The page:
Here's the deal. We historians (or junior historians) are constantly engaged in different cultures and time periods. We do not have the luxury of wrapping ourselves in our biases to the point where it prohibits us from doing our goddamned jobs. We are trained to look at evidence and analyze it. We are told to check our personal baggage at the door. We are attacked by professors and colleagues if we dare slip into anachronisms. If those who are teaching us are wrapping themselves in their own biases, they are playing the role of both Zeus and Prometheus, chaining themselves to the rocks for their own transgressions.
During the course of this seminar, we discussed sex (and I mean "historian" sex) and euphemisms. A student traced the paradigm shift of Earth from Mother to Whore. Images of nymphs and cavorting women. But my documentation was immediately offensive. Is this because of the distance of 20 years as opposed to 200? Are we so incapable of distance ourselves that we have to rely on the construct of time?
Now, if the scandalized professor's concern was that someone might be offended and think he brought in these objectified images of women, I understand. But you know what? I have no problem with everyone knowing that I brought them in. If someone is offended, I want to know why. If someone complains, it goes through a process, and the professor should point out that I brought in the images. I'll happily go up before the ethics board (I don't understand why they're so scary) and defend my choice to bring in potentially offensive images because they were in context to the potential conversation. I will happily step forward and defend my right to free speech (that one hasn't been taken away in academics, yet, right?) and freedom of academic discourse.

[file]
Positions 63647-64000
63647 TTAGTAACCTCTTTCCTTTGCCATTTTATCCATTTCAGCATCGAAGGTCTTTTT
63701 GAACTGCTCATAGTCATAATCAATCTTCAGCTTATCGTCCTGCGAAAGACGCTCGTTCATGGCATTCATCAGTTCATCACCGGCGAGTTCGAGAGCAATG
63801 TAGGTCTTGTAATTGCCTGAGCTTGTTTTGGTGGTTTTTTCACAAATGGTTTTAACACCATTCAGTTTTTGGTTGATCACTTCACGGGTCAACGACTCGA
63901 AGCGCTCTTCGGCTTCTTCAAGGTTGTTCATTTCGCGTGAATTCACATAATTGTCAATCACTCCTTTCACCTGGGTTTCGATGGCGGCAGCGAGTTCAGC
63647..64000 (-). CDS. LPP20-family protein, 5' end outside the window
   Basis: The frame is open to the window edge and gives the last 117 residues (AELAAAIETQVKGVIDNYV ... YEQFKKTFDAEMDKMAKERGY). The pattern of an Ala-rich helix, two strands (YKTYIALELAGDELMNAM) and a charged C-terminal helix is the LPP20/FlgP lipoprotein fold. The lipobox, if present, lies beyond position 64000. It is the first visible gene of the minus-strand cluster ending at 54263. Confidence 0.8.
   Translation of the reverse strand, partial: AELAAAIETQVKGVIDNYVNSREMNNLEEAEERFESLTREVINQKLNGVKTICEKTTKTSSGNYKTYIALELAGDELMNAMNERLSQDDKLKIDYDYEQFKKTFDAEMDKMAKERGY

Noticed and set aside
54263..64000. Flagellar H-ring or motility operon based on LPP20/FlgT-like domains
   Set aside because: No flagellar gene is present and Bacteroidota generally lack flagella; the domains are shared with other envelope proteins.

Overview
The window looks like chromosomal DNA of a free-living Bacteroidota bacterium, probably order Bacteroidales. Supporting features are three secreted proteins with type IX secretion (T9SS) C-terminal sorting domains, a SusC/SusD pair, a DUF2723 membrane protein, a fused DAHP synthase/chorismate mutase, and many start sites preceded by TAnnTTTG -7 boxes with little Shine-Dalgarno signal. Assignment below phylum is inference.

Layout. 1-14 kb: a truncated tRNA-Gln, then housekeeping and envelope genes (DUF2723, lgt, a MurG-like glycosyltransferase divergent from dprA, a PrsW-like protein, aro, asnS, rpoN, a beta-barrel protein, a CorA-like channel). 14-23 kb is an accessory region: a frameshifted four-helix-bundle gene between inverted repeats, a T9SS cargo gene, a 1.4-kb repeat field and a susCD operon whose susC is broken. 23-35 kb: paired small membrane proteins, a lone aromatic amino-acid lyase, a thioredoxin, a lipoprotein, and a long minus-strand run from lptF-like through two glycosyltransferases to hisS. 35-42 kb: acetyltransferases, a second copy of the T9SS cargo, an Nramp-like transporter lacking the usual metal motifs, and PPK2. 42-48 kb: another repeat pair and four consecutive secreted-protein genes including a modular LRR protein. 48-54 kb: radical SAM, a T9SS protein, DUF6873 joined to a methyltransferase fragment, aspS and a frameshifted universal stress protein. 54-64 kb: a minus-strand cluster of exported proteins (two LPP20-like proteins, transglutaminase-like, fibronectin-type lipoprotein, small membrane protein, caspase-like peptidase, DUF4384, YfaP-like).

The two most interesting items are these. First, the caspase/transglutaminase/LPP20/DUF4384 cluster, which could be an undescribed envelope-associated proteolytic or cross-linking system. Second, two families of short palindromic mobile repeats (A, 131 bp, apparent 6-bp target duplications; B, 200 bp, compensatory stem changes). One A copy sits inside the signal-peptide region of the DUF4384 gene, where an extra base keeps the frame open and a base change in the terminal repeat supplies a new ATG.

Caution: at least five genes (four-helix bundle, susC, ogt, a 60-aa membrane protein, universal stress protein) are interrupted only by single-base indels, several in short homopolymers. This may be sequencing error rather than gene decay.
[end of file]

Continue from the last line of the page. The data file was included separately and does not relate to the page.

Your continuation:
There are not many times that I regret what I did not say (because those moments where I don't say something are rare), but this was one of them:
"Oh, you Americans and your puritanical view of sex. I'd wager that most people here have
had it, and if you haven't had it, you think you might like to. Even if you have had sex,
you'd probably like to do it again. Sex has been around for thousands upon thousands of
years. Why is it such a sacred cow? Someone, somewhere in the world is having sex right
now. And you know what? Good for them."
Now, there are certain people that I won't talk about sex around because, well, I just don't ever want to see them as sexual beings. Whether it's because of a pre-existing relationship or because I find them physically or mentally unattractive, that's my thing. But as an exercise of intellectual and academic discourse? It's just sex, people. It should be something that is enjoyable to talk about and discuss, not feared.
How on earth do people today have romantic or intimate relationships? If the "good stuff" is so scary or "bad" to talk about, how does anyone get their sexual and emotional needs met?